In a study designed to simulate how the pandemic 2009 influenza (pH1N1) virus might have evolved, researchers say it took only nine passages in pigs for a virus to gain "greatly enhanced virulence and transmissibility" in pigs, guinea pigs, and ferrets.
Writing in the Journal of Virology, the team of Chinese, American, and British researchers says there is no clear evidence that the pH1N1 virus stemmed from a direct precursor in pigs. They started with a reassortant H1N1 virus that was phylogenetically similar to pH1N1 in that it had two gene segments from a Eurasian avian-like H1N1 swine flu virus and six segments from a triple-reassortant H3N2 virus, but it had limited virulence and transmissibility in animal models.
The authors infected a pig with this virus, collected samples from the animal 4 days later, and used them to infect another pig, repeating the process until nine pigs had been infected. They found that the severity of infection increased with each pig in the series.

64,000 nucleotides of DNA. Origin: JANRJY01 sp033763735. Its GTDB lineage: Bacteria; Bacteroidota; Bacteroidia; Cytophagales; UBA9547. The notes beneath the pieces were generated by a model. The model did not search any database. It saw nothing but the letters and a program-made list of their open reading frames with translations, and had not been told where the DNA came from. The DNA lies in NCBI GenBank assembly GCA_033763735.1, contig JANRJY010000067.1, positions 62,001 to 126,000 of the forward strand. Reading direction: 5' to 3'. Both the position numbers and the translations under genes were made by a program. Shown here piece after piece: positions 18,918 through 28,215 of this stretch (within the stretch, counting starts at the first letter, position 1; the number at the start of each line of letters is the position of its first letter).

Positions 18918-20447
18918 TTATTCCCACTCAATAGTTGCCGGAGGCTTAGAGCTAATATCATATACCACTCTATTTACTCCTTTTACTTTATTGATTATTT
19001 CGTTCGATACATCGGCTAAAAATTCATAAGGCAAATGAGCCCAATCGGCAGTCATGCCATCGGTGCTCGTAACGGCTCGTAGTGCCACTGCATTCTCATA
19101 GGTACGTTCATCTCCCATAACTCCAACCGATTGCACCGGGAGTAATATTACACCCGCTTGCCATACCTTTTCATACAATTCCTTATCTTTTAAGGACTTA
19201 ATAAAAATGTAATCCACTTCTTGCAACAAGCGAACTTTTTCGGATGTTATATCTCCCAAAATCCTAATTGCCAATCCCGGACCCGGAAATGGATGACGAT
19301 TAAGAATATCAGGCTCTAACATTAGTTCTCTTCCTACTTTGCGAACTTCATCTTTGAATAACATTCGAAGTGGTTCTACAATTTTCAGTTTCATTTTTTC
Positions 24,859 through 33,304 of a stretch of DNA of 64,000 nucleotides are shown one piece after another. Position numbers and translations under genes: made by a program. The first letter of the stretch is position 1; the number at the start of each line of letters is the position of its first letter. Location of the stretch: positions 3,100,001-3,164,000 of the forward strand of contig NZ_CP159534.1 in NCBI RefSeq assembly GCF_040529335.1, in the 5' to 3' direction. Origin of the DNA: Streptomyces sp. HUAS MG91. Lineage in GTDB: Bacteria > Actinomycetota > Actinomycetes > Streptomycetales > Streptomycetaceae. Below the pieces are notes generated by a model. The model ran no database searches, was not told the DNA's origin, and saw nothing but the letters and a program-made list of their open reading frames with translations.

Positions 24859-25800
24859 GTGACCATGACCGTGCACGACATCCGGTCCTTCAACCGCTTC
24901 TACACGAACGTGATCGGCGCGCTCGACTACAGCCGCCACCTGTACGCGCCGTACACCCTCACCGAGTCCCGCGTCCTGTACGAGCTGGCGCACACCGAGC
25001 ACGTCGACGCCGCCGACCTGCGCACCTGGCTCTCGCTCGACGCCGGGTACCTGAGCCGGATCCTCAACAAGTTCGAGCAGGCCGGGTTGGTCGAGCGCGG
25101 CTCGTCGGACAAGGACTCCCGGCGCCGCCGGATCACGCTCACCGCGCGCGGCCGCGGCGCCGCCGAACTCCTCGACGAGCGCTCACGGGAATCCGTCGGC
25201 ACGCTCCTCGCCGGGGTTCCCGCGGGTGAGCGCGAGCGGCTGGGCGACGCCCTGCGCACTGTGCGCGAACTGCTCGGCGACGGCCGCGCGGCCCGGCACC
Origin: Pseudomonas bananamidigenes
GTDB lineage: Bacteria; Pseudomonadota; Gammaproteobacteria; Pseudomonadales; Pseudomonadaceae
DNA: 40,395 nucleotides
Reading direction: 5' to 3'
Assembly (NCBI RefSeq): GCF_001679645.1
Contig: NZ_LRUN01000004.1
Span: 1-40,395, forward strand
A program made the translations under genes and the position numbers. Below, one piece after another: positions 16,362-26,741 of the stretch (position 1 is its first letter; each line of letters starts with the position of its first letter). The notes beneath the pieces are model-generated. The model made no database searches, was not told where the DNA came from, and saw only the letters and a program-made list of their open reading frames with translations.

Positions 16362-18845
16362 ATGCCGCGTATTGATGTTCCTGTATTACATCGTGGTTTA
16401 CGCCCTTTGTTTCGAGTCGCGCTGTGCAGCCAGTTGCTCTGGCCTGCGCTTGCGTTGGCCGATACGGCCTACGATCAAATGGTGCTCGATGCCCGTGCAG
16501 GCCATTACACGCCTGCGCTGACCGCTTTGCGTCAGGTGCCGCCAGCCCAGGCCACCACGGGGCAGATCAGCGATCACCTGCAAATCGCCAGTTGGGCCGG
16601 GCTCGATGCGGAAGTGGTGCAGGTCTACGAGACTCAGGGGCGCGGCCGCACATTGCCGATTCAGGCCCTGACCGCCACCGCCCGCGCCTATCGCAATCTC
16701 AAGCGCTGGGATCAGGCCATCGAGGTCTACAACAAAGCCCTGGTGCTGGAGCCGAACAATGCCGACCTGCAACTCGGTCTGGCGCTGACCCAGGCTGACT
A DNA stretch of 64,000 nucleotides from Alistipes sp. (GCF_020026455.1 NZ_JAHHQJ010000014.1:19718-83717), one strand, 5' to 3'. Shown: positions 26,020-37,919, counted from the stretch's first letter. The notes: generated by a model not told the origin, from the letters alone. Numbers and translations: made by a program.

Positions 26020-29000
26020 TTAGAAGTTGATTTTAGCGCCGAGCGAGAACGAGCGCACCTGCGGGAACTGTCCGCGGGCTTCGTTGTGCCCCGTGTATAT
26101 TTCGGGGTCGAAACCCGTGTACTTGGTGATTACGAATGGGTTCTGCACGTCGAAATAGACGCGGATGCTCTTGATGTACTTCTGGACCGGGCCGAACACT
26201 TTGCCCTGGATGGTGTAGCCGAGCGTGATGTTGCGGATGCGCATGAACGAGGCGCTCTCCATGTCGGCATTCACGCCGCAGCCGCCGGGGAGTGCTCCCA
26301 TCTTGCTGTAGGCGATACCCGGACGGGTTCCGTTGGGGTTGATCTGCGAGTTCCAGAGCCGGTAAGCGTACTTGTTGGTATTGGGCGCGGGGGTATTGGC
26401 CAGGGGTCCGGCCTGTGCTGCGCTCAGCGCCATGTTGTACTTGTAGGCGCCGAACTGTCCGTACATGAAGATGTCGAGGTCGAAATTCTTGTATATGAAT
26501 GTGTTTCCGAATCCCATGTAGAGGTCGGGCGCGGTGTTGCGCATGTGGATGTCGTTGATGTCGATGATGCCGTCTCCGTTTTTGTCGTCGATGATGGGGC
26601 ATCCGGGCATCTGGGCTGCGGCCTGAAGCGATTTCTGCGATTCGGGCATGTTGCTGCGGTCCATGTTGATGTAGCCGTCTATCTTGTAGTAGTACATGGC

When the researchers analyzed viruses collected from the last pig in the series, they found that they shared five amino acid mutations and that mutations in the hemagglutinin (HA) protein differed greatly between the upper and lower respiratory tracts. Three representative viral clones were found to have enhanced replication, pathogenicity, and transmissibility in pigs, guinea pigs, and ferrets, compared with the parent virus.